MH: I see from your website that you’re also involved in theater and installation.  Can you talk about that a little? And it looks like you also have a lot of design projects, record covers, print media, websites, etc. that allow you to really showcase your personal aesthetic.  How do you feel about them, and the balance of being an artist and designer?  I know some folks who draw a strong line between personal and “professional” work and others who see it as a borderless continuum.  How does it work for you?

JB: I always knew I wanted to do art, but my path was more complex than just going to art school. The art careers here in Buenos Aires are not so good, and they have a really traditional structure, so I studied different careers to make my own global education: arts, fashion design, art history and graphic design. The mix of all these directions gives me the possibility of working in films, theatre, music, graphics and more, providing different angles of my work.  It’s a pleasure and a challenge at the same time to do collaborations, I’m very used to working alone, and I love it, but in all these projects I’m compelled to share ideas to reach a common purpose, and that can be refreshing sometimes. As a visual artist it is great to have connections with other fields, and the exchange is rewarding for both sides, although I always intend to put priority on my artwork, mainly because is what I enjoy the most.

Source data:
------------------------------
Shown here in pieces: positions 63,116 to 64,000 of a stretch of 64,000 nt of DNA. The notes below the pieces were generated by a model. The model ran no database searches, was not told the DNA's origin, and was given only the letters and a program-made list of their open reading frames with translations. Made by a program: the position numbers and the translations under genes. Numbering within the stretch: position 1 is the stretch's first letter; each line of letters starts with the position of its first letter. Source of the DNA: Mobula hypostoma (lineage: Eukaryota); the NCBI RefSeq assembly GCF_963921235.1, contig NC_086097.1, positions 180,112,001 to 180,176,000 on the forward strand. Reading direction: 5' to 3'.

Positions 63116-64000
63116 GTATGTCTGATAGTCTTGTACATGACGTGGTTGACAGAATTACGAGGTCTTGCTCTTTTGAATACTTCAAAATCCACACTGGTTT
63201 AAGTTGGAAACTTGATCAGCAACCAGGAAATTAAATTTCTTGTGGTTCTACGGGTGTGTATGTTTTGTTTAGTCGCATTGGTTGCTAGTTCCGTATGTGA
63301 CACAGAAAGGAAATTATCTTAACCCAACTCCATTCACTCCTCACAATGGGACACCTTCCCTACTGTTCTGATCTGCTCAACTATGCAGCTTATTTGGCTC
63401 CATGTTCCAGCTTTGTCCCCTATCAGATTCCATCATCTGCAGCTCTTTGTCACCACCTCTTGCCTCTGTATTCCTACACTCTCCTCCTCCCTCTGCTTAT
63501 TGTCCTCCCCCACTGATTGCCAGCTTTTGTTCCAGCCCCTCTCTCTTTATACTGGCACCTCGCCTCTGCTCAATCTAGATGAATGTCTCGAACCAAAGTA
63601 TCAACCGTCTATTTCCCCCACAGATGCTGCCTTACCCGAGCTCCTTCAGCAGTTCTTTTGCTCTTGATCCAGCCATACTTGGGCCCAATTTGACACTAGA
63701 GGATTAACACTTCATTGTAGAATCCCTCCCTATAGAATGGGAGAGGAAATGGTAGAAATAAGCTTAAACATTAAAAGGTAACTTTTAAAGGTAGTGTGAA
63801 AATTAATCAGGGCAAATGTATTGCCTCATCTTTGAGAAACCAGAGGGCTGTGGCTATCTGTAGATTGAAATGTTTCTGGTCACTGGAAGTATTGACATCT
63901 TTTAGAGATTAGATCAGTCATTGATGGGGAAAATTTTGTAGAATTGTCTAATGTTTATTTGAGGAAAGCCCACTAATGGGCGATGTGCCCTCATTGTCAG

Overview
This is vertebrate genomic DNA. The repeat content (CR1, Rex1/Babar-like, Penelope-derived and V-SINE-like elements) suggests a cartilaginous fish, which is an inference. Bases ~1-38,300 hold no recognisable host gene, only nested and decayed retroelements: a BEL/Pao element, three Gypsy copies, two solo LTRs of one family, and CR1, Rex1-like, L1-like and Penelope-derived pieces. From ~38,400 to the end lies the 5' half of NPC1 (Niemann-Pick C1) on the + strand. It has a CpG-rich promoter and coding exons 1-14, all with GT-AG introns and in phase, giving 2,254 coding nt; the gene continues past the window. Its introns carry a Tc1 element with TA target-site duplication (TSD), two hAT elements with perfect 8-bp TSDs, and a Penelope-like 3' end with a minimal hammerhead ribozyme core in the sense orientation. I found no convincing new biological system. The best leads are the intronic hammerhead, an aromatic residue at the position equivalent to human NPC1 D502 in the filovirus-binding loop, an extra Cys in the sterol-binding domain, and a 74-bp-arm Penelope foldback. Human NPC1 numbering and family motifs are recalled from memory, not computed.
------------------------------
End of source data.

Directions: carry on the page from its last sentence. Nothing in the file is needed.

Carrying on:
MH: I’m not surprised to hear that you’re influenced by Bauhaus textiles and artists.  Who else influences you, including books and films and whatever else, or whose work do you think LPP reader should check out?

I believe things surround us in such a way that we’re not always capable to recognize them as direct "influences" even though they are. My daily life, all the things my eyes see during the day and in my dreams, must be a huge influence on me without my knowing. Maybe part of an artist’s work is to know how and what to choose from the boundless universe of experiences, and do something with that. If I have to make a list of items who made a difference in my way of doing and see things a part of it will be: Tintin’s comic books, Debussy, Hitchcock, Fassbinder, Los detectives salvajes (The Savage Detectives) by Roberto Bolaño, The Magic Mountain by Thomas Mann, summers in Berlin, winters in Buenos Aires, and I must be forgetting a million other things…


1 Grown-up Shoes :: Blog, Vintage Shop, and Styling :: Austin, Texas { 11.08.11 at 1:25 pm }

[...] perfect, special gift for your artistic pal. Read the interview with Jazmín and order pieces at Little Paper Planes {click on pieces to [...]

2 Embroidery is BACK! « { 11.10.11 at 8:19 am }

[...] Berakha puts her own spin on the art of embroidery. To learn more about the artist click here. [...]

3 Extension du domaine de Noël / Wish list | Extension du domaine de l'art { 12.17.11 at 3:11 pm }

[...] de motifs. Voici une interview d’elle et plus de ses oeuvres sur le blog du site "Dans l’atelier de Cézanne" , bougie qui sent comme dans un vieil atelier de [...]

4 Inspiration: Textiles Artist Jazmin Berakha « Gallantandjones's Blog { 02.20.12 at 2:08 pm }

[...] to finding out about who she is and where she comes from. But you can read a great interview on the Little Paper Planes blog to learn a bit more about her artistic process. Gwyn Share [...]